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Young Vic alumnus Henson (who took a significant role in the zenith of UK horror cinema, Michael Reeves’ Witch Finder General, five years earlier) hoped that nobody would ever see this film and, disappointed in that hope, has slagged it mercilessly throughout the decades, though he seems to be reconciling himself somewhat to it in his old age… surely a more measured response than that of Sanders, who – legend has it – killed himself immediately after watching Psychomania! Robert Hardy is wheeled in as an oddly accented police inspector investigating the gang’s skid marks and you’re also treated to an early Dot Cotton cameo.

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You can see Henson’s attitude towards Psychomania mellowing over the course of two of the bonus featurettes on offer here, Severin’s “Return Of The Living Dead” retrospective from 2010 (in which there’s some nice reunion stuff with co-star Larkin… see below) and a more recent interview devoted to him. He rightly praises the film’s stunt work and recounts various stunt mishaps, along with anecdotes focussing on the cheap skate nature of the production and the cringe-inducing treatment of fallen star Sanders.

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Other extras carried over from Severin’s own release of the film include interviews with John Cameron and Harvey Andrews, the latter shot by James “Birdemic” Nguyen… a stark reminder there for Nicky Henson that Psychomania is nowhere near the worst film ever made!

New on this BFI disc is an interview with Derek Harris, proprietor of legendary outfitters Lewis Leathers (who supplied the biker gear for Psychomania) and they’ve dug up an old Shell-sponsored short in which John Betjeman encourages us visit the standing stones of Avebury, Wilts (and presumably use lots of Shell petrol in the process), similar to those that The Living Dead spend much of their time riding around in slow motion. You have the option to watch the main feature with a Wilson Bros Trivia Track (an option I haven’t chosen to exercise yet) and there’s a micro-featurette on the BFI’s pains-taking restoration of Psychomania (it looks pretty good considering the paucity of available elements, though colours get a bit flickery in places.) The accompanying booklet contains informative, amusing and nostalgia-tinged essays by Vic Pratt, William Fowler and Andrew Roberts. Pratt’s reminiscences of trying to stay awake during late night TV screening of horror films such as Psychomania in the pre-VHS era struck a sympathetic chord with me and I imagine there are many readers of this blog who’ll know exactly where he’s coming from.

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The most astonishing aspect of this set, though, is the inclusion of Roger Wonders Why, a 16mm Christian biker propaganda film (indeed An Apostle Christian Venture Film), the contents of which are probably more gob-slapping than anything in the main feature. Its stars are listed as the eponymous Roger Abbott, Derek Jones, The Gang, The Scouts and Father Shergold. In it, young Roger is unwinding with his pals after a church service with an enthusiastic spot of conga dancing when he notices that a moody, leather jacket wearing youth (Jones) isn’t joining in. Derek convinces Roger to visit The 59 Club, where he observes that he’s never seen so many rockers altogether at one time in his life, before being introduced to the genial, pipe-smoking Father Shergold, who dreamed up this whole wizard wheeze to co-promote the twin joys of Jesus and biking. Now I’m sure that Father S was a stand up guy and everything about his club was on the level, but what we now know about some of the dodgy things that have been going on under cover of the cassock and the confessional make you wonder if any similar club, initiated today, might more appropriately be named “ten higher” than its predecessor. Anyway, our mild-mannered Marlon Brando graduates from the club to a scouting holiday in Wales, where we finally learn exactly what it is that Roger wonders, namely why more people don’t make the connection between trusting your abseiling trainer and “my faith in God and Jesus Christ as our guide and instructor across the rugged face of life to the frontier of heaven. So many people miss this point… I wonder why!” Dunno, Rog… beats the hell out of me!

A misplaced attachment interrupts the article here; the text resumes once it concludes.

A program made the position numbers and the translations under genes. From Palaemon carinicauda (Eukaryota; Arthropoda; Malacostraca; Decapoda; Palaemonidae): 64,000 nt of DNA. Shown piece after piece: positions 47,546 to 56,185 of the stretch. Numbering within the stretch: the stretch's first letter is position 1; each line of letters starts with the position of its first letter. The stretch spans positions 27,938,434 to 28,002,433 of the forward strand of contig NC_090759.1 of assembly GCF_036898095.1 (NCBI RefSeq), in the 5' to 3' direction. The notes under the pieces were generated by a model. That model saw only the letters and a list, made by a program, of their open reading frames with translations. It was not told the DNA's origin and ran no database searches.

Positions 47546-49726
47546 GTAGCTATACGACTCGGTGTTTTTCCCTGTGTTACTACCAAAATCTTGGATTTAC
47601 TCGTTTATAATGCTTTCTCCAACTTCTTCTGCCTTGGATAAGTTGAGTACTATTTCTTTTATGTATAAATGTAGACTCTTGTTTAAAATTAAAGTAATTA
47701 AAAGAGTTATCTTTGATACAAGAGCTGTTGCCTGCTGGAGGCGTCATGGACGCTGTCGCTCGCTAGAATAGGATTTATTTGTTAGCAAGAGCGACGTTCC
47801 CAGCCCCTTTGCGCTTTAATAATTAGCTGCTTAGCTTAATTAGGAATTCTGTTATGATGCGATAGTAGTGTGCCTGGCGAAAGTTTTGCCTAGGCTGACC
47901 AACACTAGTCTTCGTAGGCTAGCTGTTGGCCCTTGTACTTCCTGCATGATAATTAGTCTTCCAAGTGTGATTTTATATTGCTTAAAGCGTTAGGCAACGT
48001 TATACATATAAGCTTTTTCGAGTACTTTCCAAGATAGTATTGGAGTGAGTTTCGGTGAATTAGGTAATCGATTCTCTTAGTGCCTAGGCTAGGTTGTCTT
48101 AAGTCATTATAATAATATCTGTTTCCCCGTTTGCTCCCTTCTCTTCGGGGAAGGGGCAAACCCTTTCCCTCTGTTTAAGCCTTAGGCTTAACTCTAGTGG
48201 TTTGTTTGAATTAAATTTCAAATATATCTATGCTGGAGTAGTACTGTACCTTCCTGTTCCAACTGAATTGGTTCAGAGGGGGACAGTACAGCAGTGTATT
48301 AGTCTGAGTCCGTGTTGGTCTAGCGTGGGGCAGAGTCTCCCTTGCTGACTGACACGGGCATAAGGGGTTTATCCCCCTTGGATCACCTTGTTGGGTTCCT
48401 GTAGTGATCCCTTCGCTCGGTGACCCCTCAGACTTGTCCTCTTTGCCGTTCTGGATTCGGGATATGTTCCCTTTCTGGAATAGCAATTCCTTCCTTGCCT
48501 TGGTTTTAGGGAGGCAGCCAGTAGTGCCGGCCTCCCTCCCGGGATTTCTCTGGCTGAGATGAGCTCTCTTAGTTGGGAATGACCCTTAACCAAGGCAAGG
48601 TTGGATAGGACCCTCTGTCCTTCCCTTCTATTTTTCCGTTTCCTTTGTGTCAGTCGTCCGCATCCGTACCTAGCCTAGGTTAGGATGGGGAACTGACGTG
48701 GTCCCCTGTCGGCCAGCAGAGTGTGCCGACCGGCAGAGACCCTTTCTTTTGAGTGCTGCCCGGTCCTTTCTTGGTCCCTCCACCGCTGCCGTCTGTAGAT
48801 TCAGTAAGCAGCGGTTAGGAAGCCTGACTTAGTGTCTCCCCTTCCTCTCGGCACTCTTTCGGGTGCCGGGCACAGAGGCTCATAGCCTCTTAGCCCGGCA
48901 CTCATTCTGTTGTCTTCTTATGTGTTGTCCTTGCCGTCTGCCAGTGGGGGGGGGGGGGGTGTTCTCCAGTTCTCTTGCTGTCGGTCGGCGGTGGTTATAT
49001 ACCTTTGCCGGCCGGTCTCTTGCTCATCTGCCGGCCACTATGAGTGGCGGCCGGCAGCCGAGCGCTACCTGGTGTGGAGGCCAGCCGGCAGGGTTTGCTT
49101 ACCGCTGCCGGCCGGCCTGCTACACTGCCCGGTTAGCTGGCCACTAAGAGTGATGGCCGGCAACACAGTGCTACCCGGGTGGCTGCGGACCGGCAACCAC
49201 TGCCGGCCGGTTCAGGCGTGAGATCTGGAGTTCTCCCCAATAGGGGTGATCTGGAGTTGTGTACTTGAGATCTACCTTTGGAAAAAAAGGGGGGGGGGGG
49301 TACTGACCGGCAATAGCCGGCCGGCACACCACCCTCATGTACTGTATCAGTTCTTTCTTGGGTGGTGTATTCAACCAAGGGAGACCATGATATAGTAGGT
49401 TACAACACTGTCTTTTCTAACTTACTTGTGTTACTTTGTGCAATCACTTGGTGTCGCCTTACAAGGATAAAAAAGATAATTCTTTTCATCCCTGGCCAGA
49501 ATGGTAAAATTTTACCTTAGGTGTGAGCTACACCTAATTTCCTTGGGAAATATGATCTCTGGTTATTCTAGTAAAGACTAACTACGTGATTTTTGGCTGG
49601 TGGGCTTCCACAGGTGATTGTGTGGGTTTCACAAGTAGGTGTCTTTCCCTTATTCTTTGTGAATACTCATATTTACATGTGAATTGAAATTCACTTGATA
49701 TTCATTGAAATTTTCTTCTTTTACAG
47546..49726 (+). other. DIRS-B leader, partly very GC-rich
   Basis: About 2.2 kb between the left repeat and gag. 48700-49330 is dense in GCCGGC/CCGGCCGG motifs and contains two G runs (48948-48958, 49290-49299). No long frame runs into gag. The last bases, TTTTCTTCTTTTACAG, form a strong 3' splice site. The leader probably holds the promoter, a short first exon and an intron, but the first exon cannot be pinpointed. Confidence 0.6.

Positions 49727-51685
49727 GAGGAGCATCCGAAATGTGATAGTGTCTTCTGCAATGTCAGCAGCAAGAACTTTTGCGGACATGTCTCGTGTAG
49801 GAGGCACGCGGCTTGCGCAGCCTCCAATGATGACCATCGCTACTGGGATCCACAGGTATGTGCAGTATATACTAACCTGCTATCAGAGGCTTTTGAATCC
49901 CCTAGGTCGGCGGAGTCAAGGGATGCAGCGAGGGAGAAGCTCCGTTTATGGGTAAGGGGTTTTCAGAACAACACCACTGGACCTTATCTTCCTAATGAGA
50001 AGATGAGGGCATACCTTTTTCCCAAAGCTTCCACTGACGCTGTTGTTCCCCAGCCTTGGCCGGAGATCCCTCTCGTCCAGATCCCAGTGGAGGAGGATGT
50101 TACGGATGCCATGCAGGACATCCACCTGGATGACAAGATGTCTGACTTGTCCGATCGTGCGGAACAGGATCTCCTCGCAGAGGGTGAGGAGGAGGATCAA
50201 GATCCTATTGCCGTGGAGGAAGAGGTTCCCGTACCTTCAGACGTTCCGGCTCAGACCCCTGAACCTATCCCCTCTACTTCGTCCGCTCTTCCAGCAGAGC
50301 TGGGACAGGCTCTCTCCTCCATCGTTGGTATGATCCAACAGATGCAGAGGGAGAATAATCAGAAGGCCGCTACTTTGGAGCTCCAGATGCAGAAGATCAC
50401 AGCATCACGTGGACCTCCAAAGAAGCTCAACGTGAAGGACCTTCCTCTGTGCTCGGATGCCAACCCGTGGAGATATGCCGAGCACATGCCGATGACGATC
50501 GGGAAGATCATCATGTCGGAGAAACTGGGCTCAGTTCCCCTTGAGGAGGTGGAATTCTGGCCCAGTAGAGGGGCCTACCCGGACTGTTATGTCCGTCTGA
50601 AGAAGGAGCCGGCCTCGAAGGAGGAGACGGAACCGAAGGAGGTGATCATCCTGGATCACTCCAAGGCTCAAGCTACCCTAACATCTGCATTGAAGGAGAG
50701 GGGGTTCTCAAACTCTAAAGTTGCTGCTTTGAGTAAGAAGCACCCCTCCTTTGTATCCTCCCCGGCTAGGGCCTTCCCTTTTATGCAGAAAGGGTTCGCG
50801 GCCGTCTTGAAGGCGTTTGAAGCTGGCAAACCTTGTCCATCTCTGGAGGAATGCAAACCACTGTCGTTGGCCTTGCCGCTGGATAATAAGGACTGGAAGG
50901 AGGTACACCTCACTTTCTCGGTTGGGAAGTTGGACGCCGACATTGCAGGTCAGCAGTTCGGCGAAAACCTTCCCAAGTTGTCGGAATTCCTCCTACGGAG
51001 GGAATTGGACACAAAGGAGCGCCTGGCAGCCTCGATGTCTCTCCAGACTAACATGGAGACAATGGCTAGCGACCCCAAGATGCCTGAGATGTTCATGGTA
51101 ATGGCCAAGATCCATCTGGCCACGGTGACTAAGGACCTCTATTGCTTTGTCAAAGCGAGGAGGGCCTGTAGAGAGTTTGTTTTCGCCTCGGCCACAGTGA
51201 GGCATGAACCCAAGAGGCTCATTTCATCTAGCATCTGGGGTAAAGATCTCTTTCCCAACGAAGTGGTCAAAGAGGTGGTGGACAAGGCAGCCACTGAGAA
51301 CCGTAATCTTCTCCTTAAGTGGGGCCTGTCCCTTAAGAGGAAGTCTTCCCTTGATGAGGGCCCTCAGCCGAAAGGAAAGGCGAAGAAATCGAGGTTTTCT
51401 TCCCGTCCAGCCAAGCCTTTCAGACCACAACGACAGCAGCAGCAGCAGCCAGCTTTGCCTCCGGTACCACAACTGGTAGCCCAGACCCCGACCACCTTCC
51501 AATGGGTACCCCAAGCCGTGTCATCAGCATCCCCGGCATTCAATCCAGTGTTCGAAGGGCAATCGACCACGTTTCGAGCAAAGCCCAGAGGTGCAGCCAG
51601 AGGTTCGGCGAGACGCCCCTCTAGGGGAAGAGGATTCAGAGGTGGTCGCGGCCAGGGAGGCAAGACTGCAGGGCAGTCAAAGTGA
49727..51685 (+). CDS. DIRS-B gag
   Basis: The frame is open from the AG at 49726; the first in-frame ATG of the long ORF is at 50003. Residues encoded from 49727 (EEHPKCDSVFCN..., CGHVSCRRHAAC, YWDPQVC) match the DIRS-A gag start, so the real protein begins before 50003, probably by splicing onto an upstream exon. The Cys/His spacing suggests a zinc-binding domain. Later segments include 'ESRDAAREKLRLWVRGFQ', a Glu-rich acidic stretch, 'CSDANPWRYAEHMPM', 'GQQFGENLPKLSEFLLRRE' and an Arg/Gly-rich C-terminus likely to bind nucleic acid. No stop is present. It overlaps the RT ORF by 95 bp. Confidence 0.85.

Was Don Coscarelli influenced, when making Phatasm (with its characters’ casual acceptance of an out-of-whack world-unto-itself) by a previous exposure to Psychomania? Who can say. Together they’d make a cracking double bill, though…

… and while somebody is sorting that out, here’s the BFI’s Blu-ray release of Psychomania. To paraphrase Ann Michelle: “Oh man! What are you waiting for?”

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P.S. Yes, as well as haunting late night TV schedules (and Nicky Henson’s nightmares) for many years, Psychomania did play The Scala on several occasions.

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La Repulsion… SYMPTOMS Reviewed

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Blu-ray / DVD combi edition. Region Free. BFI. 15.

Do you remember, dear reader, when ITV (in its various regional incarnations) was actually worth watching? Before it was completely overrun with talent contests, reality programs and shit films, ITV was synonymous  with World In Action, The World At War and… late night screenings of really cool, obscure films. I distinctly remember Lucio Fulci’s “lost” meisterwerk Beatrice Cenci (1969) turning up in the graveyard slot on Granada during the late ’80s, round about the time we were cooking up Samhain… ditto Symptoms (1974) by Jose Ramon Larraz. The latter broadcast became the source of innumerable VHS bootlegs which were the only way to see and appreciate Larraz’s film for about thirty years, as all negatives seemed to have disappeared. Now you can finally chuck your bootlegs away because, after featuring it for some time on their “75 Most Wanted” list, the BFI have finally tracked down the required elements for Symptoms and issued this all-singing and dancing Blu-ray edition, on their more exploitation-oriented “Flipside” imprint… this, mind you, for the film which managed to bump Ken Russell’s Mahler as the UK entrant for the Palme d’Or at Cannes in 1974.